Networking To Find A Job Works Great -- If You're A Man
Who said the Old Boys Club is no longer? Those suffering through the worst of the recession have grown accustomed to filling out hundreds of job applications only to hear no response. Indeed, the official national unemployment total of 9.1 percent must be appreciated in the context of the complementary figure of 16.1 percent. That tally includes the underemployed who are either occupying insufficient part-time positions or have simply given up on the search.
Not surprisingly, when positions do open up, companies often only go through the motions of posting the opening, when in fact they fill the job through networking. But what is surprising is the extent to which it is men are benefiting from such connections. A recently released study from NC State University found that men were 12 percent were likely to benefit from "informal recruitment." The study, overseen by NC State sociology professor Dr. Steve McDonald, surveyed responses from 12,000 workers who provided feedback based on their own specialized work experience.
The results were seen as a way of further explaining the wage gap between men and women, with the latter still making 77 percent on average of what their male counterparts do.
"Previously, researchers have argued that women face lower-wage payoffs than men with similar work experience because the women have fewer opportunities to develop job skills," McDonald says. "But this study suggests that a lack of useful social connections may also be driving the gender wage gap."
The problem, the NC State study said, was particularly pronounced in the upper echelons of management. The process of men seeking out their buddies to replenish the higher corporate ranks appears to be self-sustaining.
"The more that can be done to institute formal hiring practices, the closer we will be to an equitable job market," McDonald said.
The study is just the latest, and newest, facet of the classic wage disparity story. Last week, the results from a study from CareerBuilder made it clear that the wage disparity is not offset by women reaping the benefits of their male partners' salaries. Female workers on average are living paycheck to paycheck at a rate of 46 percent, as compared to 38 percent for men. For their part, CareerBuilder pointed out that such news should at the least be appreciated in view of an overall improvement in the category of workers living paycheck to paycheck; the national average of workers in that category has returned to 2007 levels of 42 percent.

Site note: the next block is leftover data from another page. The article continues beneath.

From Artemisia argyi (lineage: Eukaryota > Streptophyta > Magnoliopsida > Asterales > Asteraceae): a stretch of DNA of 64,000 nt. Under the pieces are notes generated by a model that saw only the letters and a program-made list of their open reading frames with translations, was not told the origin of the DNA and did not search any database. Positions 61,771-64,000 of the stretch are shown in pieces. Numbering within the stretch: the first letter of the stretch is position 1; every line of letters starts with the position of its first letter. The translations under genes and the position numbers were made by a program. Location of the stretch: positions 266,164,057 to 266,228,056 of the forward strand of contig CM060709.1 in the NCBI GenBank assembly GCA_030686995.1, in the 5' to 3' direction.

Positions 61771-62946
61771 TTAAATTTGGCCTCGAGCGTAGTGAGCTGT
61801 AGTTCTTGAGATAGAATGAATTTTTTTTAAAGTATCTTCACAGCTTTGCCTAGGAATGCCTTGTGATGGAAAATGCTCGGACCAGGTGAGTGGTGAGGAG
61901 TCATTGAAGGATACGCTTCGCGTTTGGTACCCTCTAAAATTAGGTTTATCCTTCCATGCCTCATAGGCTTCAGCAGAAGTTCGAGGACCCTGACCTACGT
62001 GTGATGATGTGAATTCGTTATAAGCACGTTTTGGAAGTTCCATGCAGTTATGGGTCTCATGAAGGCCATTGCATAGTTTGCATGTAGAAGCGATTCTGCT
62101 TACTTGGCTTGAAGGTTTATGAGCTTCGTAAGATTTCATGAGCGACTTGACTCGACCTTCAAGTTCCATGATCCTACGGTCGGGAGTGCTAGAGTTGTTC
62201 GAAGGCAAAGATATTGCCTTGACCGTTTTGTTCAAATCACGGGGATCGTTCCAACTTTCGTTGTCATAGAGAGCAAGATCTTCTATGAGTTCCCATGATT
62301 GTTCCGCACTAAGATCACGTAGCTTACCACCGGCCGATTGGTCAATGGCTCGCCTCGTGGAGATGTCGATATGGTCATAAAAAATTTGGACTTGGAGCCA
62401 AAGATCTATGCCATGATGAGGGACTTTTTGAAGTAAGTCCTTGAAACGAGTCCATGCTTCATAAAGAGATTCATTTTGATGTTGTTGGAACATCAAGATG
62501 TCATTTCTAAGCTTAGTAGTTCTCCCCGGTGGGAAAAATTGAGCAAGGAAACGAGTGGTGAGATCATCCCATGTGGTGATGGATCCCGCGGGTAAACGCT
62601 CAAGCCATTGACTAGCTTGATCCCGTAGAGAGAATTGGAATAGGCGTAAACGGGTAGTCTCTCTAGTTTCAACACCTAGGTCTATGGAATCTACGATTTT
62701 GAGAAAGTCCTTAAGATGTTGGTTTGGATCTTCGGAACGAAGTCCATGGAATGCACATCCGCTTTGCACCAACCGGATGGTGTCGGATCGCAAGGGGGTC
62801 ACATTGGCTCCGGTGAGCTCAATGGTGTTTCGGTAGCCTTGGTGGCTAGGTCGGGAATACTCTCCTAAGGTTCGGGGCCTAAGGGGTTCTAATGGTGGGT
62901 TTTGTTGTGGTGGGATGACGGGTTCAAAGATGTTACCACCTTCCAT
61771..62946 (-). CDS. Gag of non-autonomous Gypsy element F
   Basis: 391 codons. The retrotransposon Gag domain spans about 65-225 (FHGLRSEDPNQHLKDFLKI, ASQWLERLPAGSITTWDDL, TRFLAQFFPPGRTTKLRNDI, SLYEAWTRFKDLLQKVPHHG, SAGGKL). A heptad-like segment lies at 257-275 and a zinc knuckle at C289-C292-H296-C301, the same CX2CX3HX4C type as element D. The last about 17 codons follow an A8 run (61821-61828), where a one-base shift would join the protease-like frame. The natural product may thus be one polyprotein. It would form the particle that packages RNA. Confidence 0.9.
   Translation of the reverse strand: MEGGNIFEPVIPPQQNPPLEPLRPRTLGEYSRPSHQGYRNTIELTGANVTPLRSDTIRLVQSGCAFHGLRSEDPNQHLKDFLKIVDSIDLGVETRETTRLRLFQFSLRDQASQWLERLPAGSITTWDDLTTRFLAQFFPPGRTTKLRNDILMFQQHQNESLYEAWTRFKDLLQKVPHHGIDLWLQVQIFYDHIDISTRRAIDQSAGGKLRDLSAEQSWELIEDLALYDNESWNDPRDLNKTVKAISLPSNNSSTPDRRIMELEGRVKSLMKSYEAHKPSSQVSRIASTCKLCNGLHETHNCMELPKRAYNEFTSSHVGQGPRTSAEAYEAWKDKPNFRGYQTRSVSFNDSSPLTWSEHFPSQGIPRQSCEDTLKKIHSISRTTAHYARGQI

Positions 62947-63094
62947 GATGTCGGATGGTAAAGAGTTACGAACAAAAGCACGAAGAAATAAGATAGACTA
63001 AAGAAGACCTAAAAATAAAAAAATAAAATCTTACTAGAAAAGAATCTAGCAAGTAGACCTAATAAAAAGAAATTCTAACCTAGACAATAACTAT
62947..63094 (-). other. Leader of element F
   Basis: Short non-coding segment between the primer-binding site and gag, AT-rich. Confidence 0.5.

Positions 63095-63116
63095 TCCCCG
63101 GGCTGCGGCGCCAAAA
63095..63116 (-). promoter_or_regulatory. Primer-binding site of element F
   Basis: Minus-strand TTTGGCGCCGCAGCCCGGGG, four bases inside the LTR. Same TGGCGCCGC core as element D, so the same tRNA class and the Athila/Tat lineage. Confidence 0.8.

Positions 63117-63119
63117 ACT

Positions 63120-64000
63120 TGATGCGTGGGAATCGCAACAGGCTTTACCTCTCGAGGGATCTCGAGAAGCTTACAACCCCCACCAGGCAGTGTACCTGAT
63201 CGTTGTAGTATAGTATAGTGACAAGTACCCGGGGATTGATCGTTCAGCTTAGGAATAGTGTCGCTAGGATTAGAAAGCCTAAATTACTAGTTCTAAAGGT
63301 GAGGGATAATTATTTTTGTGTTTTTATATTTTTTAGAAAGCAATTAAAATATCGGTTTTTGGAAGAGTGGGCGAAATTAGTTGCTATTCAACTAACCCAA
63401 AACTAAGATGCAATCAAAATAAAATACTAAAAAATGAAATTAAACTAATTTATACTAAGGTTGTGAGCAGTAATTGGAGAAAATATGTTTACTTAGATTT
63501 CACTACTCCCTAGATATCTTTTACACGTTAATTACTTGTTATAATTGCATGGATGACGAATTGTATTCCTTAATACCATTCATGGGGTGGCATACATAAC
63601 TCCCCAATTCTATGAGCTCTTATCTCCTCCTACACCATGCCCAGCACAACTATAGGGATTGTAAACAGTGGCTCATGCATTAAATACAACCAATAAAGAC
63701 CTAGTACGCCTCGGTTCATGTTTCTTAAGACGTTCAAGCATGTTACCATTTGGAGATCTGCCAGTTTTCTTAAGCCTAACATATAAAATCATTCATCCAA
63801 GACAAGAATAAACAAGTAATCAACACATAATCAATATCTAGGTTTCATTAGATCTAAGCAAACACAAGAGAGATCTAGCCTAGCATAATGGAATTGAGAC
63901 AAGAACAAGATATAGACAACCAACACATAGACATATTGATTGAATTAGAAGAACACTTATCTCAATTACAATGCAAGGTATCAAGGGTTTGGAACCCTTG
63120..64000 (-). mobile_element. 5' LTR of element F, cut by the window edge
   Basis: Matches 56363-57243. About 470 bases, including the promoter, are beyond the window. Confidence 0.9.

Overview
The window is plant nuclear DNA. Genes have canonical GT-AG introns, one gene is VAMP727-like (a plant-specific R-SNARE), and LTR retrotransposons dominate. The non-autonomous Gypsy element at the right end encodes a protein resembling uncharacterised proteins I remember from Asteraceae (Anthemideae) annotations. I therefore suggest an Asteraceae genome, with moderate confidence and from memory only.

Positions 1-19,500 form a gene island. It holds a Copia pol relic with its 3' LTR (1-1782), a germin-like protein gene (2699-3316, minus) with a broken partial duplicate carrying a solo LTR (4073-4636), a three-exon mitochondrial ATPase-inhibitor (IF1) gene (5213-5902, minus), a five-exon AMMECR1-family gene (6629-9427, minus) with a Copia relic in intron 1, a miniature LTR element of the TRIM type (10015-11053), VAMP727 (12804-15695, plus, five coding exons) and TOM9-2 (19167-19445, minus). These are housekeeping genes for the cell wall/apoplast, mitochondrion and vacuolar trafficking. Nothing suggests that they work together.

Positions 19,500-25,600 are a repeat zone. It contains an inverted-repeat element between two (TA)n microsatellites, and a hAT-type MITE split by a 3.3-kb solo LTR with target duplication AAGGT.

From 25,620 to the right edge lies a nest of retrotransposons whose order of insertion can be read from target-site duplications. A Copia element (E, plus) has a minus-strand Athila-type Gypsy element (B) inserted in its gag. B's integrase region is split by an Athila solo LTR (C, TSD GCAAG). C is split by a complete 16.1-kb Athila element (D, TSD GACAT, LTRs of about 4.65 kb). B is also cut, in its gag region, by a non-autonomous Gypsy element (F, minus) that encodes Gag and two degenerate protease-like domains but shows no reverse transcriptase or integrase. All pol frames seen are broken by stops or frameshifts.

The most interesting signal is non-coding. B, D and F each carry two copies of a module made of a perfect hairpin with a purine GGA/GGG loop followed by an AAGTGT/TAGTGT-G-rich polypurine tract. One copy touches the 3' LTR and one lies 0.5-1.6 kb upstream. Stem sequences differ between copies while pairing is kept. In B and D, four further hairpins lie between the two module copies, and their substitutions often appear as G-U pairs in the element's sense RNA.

"The majority of U.S. workers (72 percent) reported that they are more fiscally responsible since the recession and have made a variety of changes to their living and spending habits," said Rosemary Haefner, vice president of Human Resources at CareerBuilder.
It has been nearly a half century since John F. Kennedy signed the Equal Pay Act, and observers are constantly raising the question why the disparity has been stuck at around 77 percent for nearly two decades.
The Obama administration made equal pay its very first issue when the president took office in 2009. The first law Obama signed in office was the Lily Ledbetter Act, which renews the statute of limitations for filing discrimination charges to every discriminatory paycheck, thereby eliminating the protection provided by workers remaining in the dark.
But advocates want to go further. Embracing the view that the true enemy is such confidentiality, and that disparity can never survive disclosure, these advocates have been pushing for the passage of the Paycheck Fairness Act. The measure would not only aid the filing of class action lawsuits, it would make it illegal for companies to retaliate against female employees who try and find out male wages' salaries.
Backed by President Obama, and passed by the House, the PFA came up two votes short of overcoming a Republican-filibuster in the Senate in November of last year. It remains stalled in the Senate.
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Dan Fastenberg has more than a decade of experience working as a journalist. Most recently he was a reporter with TIME Magazine covering politics with analyst Mark Halperin. Previously, he was a writer for the Thomson Reuters news service's Latin America desk. He was also a reporter and associate editor for the Buenos Aires Herald while living in South America. Follow Dan on Twitter. Email Dan at email@example.com. Add Dan to your Google+ circles.more...